Sunday, November 24, 2013
I leave the truck door slightly ajar so the dome light will stay on. I put on my cycling shoes and peel off all the extra layers of warmth before re-entering the rain. The streets are slick and dimpled with raindrops. Light from the streetlights gives the darkness a shimmering aspect.
As I unload the bike, I feel the first cold drops run down my back. Surrender to being wet, I say to myself.
And I will be wet, totally wet, until afternoon. But I won't be cold because I will be working, making my own heat, a rolling furnace.
I hop on the bike and it feels good and right. We fly down Sixth Avenue toward the start of El Tour de Tucson. I roll through rivers of runoff. The spray traces the stripe up my back that will be filled in as the day goes on.
I am riding with Team Colleen. We are domestiques for a stage four lung cancer patient, Micheal Ferlen. He will be on a tandem with Darien Newman, a super strong captain. Michael is no slouch either. Before his diagnosis, he finished a full iron man -- 2.2 mile swim, 110 mile bike, and full marathon. He is a tough dude.
We meet and line up in the rain in the platinum group. Others -- Reg, Scott, Ben, John, Todd, Elliot, all gather to finalize the plan. These are elite cyclists, and I don't really belong in the group. They are professional, some of them champions of state, or even world, in their disciplines and age groups. I will do my best to hang.
We will ride out fast, but not so fast as to contest the front, where crashes are more likely.
The start proves to be fast and the rain covers the roads with a glistening film. Rooster tails of spray fly off the rear wheels. We have to ride to the sides to avoid water in the eyes. I lower my glasses so I can see over them but under the brim of my cap. I taste grit and get it in my eyes. But we roll and protect the tandem as groups jockey and settle into a rhythm.
Scott and John lead while the rest of us keep open space around the tandem, blocking other riders who might crowd it as we roll south into the wind. Michael hunkers down and jams on the pedals as we move along at 20 -- 24 miles an hour.
After forty miles or so, we pass the Saguaro National Park and head down Freeman Road. The tandem is a rocket on the downhills and we follow it in a tight line, cutting wakes through runoff, rooster tails flying off the wheels.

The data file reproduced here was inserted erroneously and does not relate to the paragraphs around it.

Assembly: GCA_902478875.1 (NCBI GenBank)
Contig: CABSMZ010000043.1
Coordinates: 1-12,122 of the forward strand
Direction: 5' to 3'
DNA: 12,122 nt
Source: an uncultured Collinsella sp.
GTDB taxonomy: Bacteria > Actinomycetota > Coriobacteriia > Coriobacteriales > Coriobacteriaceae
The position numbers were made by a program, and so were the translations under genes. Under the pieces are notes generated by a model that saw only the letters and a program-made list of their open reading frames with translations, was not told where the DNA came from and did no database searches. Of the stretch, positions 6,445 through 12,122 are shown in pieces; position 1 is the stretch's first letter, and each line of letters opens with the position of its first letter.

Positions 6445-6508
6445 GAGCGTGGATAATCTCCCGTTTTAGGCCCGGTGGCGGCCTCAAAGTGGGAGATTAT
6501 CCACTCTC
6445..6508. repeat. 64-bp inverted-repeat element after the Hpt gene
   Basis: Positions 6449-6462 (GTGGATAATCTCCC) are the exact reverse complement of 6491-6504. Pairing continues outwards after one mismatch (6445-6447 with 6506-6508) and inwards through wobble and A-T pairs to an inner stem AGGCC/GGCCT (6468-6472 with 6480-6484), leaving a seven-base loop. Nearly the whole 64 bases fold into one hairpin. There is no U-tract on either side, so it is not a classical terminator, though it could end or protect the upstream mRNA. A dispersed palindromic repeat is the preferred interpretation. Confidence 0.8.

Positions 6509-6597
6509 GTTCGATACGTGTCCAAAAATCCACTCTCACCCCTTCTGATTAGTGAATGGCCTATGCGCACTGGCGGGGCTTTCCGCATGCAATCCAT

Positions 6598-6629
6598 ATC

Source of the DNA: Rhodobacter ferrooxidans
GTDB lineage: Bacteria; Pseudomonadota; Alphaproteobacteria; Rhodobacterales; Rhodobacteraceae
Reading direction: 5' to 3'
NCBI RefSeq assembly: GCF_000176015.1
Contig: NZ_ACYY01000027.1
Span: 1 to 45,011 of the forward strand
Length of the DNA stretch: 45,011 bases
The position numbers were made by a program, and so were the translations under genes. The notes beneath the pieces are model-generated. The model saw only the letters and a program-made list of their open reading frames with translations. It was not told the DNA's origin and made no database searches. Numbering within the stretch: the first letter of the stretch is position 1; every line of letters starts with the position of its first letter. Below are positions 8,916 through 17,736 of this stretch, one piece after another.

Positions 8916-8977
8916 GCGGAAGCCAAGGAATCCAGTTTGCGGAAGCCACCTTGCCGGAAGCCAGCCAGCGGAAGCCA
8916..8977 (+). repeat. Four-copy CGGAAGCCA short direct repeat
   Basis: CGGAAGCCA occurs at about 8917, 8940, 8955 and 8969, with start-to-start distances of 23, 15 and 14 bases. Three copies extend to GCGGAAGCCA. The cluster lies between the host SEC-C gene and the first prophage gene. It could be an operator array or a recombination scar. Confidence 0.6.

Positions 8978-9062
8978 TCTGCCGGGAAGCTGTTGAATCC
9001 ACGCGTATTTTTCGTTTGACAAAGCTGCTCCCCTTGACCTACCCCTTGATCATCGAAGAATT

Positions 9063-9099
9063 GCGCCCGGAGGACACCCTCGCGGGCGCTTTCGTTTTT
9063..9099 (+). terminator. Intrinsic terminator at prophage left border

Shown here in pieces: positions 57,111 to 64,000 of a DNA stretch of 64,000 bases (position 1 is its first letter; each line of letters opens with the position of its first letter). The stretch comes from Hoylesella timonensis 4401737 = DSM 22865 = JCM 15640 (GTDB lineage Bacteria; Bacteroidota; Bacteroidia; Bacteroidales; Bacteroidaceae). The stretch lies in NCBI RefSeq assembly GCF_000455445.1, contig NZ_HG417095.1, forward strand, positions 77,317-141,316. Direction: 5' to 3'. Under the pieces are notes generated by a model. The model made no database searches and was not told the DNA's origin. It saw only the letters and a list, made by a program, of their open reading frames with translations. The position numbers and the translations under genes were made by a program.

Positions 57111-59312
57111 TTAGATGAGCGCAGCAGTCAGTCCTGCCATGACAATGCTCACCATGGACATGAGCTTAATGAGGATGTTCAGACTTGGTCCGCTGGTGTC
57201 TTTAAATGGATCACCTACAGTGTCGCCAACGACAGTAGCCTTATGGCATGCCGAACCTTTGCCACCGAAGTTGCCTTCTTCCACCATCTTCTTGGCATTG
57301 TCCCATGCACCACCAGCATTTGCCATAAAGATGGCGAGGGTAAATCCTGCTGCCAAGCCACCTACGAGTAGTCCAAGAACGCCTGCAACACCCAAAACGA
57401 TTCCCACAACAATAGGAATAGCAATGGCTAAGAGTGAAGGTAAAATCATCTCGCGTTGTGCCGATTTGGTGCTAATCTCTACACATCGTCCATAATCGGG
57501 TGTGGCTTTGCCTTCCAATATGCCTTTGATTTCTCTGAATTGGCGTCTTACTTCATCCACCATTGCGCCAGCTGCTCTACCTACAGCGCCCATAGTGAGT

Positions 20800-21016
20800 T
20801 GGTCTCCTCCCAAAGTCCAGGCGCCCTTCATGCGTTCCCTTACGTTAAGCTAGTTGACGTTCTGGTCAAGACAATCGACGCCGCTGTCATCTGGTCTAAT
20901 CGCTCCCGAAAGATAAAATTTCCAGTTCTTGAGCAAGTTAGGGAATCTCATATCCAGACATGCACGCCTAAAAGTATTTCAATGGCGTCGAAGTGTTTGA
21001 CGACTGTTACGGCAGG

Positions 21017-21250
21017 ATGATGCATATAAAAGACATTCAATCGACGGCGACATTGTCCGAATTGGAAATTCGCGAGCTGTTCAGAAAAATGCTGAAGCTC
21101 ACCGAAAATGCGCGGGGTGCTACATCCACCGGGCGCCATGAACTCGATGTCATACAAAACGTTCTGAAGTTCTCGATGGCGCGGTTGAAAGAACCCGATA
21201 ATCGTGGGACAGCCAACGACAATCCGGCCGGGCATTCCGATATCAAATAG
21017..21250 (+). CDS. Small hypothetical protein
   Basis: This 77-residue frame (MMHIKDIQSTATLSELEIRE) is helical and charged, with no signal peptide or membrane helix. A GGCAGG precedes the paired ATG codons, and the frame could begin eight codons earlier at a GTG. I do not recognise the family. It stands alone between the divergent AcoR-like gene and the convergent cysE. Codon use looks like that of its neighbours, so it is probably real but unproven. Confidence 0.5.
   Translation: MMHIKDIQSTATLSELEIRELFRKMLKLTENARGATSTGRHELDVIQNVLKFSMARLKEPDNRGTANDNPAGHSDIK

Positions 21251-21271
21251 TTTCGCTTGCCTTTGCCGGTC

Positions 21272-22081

Then we turn west on Speedway. After several water-filled dips, John hits a hole and goes down. I wobble when he bumps me but don't lose my balance. Todd, too, hits the deck, hard. Michael and Darien and several others are ahead and keep rolling.
Several of us stop to check on John and Todd, who are up but hurting. I see torn jackets on elbows, shoulder, and hip. Hands work; elbows bend; wheels still turn. They decide to continue, but slowly for a while. The rest of us -- Elliot, Ben, and the other John -- chase the main group. Ben and Todd catch the tandem at the Sabino crossing, but I fall off the back and don't see them again.
I ride hard and alone for the next 40 miles. Just as I top the climb on Tangerine, my chain jams between the cassette and the frame. The lock-ring for the cassette is stripped and unfixable. I can't ride, can't walk, and am stranded. I look at the seven mile long downhill ahead and know that it will have to wait another day.
My day is finished when my rear wheel seizes up about 82 miles in.
After some well chosen profanity, I give it up and begin to shiver. it gets worse over the next hour. I want to keep moving, but have a broken bike and shoes that are useless for walking in the mud.
Friends Kathleen and Tim drive by on a mission to deliver hot chocolate to stranded riders, see me, stop and offer me a ride.
I heard that Michael finished, that John is OK, and that the rain only made the ride more memorable.
I am left with knowing that I did what I could, that I am grateful to friends, and that I stay warm as long as I am moving.